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What is Happening with the Silver ETF?

So what exactly is happening with the anticipated Silver ETF that Barclays Bank filed with the SEC in June? Their proposal to set up an exchanged-traded fund with an initial offering of 13 million shares each representing 10 ounces of silver set the world of silver abuzz but now all seems quiet. You can find the filing for the ETF at this official SEC link.

The alleged problems began when a rumour was reported on the 15th September that the SEC had rejected the filing. The text of the rumour is reproduced below from this link:

The US Securities and Exchange Commission has turned down Barclay's Global Investors application to establish a silver electronic trading fund platform, sources in the market told Platts Thursday. Barclays already have an ETF for gold.

A well-respected industry source said Thursday that there was "speculation in the market that Barclay's application for a silver ETF has been refused by the SEC." A second source told Platts that Barclays had filed the application with the SEC a couple of weeks ago. "I would be very surprised if it had been approved, another UK-based market source, unwilling to elaborate on his statement."

Barclays themselves went immediately on the offensive by denying any claim of rejection and maintaining that the filing was still awaiting approval. They also pointed out that this is a lengthy process having seen their Gold ETF take a year to go from filing to launch.

One could believe either of these claims or more reasonably go for the middle position, which is that it was rejected in the sense of requiring further amendment to calm certain objectors' nerves. However, the market action from the day the rumour came out is interesting. After bumping along at about $7.00 for a number of months, the price has jumped and jumped since that day of Thursday, 15th September 2005. The chart below confirms the "before" and "after" effect of this rumour date.

What can we deduce from this dislocation in price action? Did certain institutional investors get wind of this rumour and put two and two together? That is, this commodity is too illiquid and scarce to be subject to an ETF of 130 million ounces? The coincidence seems too much to dismiss and an ETF rejection or approval is bullish for silver either way. Time will tell, but silver is currently over 10% up in four weeks since the day that rumour came out.

However, looking at the other arrow on the graph, we have to understand that certain other voices were crying out against this ETF. This was most noticeable in the form of the Silver Users Association. Only days before this rumour of an SEC rejection came out, the SUA published their September newsletter containing a "white paper" on their opinion of the ETF.

This included an overview of the depletion of US government silver stocks over the years and the conclusion that a now fragile silver market would suffer if an ETF came in with its disruptive buying power. For good measure they talked about shortages and job losses.

The link is here and should not surprise anyone familiar with this organisation and the silver consuming companies they represent. Indeed, the SUA published essentially the same piece in their previous July newsletter just so we know their fears concerning the ETF. In that later September piece, they ended with this extra text to reinforce their objections to the SEC (with my emphasis added):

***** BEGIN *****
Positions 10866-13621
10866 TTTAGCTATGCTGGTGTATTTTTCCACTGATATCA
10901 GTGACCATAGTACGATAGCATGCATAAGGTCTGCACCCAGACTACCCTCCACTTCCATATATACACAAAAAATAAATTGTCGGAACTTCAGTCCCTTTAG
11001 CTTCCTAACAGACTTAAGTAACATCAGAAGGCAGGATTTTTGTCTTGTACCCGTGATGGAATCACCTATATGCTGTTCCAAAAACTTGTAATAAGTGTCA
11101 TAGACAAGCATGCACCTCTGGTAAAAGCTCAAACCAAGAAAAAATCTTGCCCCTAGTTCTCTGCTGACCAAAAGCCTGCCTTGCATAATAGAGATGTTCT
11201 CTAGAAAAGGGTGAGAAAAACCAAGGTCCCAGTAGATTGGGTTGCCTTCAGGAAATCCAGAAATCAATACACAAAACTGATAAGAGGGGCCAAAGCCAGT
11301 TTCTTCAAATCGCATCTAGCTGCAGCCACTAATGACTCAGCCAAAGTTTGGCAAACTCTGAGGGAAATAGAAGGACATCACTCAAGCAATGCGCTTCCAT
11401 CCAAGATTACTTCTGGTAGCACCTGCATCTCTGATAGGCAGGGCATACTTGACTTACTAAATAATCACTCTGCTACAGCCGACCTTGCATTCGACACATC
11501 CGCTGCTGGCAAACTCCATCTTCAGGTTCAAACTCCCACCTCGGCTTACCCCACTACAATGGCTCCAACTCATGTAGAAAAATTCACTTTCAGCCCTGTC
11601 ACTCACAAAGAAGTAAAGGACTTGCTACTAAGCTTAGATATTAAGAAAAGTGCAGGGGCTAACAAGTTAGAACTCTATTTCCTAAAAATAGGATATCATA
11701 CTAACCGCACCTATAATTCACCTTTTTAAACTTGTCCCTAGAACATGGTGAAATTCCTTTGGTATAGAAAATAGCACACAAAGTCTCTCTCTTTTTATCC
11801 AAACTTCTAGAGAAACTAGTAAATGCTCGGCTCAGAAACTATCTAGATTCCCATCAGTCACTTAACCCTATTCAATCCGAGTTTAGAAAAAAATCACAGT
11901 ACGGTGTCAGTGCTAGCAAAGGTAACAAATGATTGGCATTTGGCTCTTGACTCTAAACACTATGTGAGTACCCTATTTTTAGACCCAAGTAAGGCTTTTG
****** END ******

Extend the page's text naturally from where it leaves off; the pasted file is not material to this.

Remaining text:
"This removal of large quantities of physical silver could have a negative impact on silver-industry specific employment as well as the overall economy, both through job losses and inflation.

The Silver Users Associations supports the buying and selling of silver as an investment. There are already several ways to do so without creating a potentially harmful situation to industry. We don't endorse a silver ETF because of the potential liquidity problems it would create. The SUA urges the SEC to take these issues into consideration before it decides whether or not to issue a silver ETF."

Their concern that this ETF could lead to silver shortages is illuminating and confirmatory of the bullish nature of silver investing. Of course, we have to decode the SUA's pessimistic utterances. What they actually mean is that a silver ETF would lead to a silver price surge not a silver shortage. The silver would still be available to their consuming members, only at a higher price.

It is also ironic to see their white paper talk about the running down of US government stockpiles that they themselves willingly partook of at depressed prices after the USA went off silver coinage. The SUA does not mind silver stockpiles, just so long as they have unfettered access to them!

So, the SUA publishes a condemnation of the silver ETF and a rumour of its rejection comes out days later. Was the SUA leaning on the SEC and lobbying hard in the corridors of Senate and Congress? Did their scare stories of shortages and job losses prove too much for certain politicians? It certainly seems to have had some effect.

We don't know for certain but we do love to speculate. One thing that needs no speculation is that any attempt to suppress investor buying has so far blown up in their faces. Neither are we convinced that the silver ETF is history quite yet.

Either way, it looks bullish to silver to us!

Roland Watson writes the investment newsletter The New Era Investor that can be purchased for an annual subscription of $99. To view a sample copy of the newsletter, please go to http://www.newerainvestor.com/ and click on the "View Sample Issue Here" link to the right.

Comments are invited by emailing the author at newerainvestor@yahoo.co.uk

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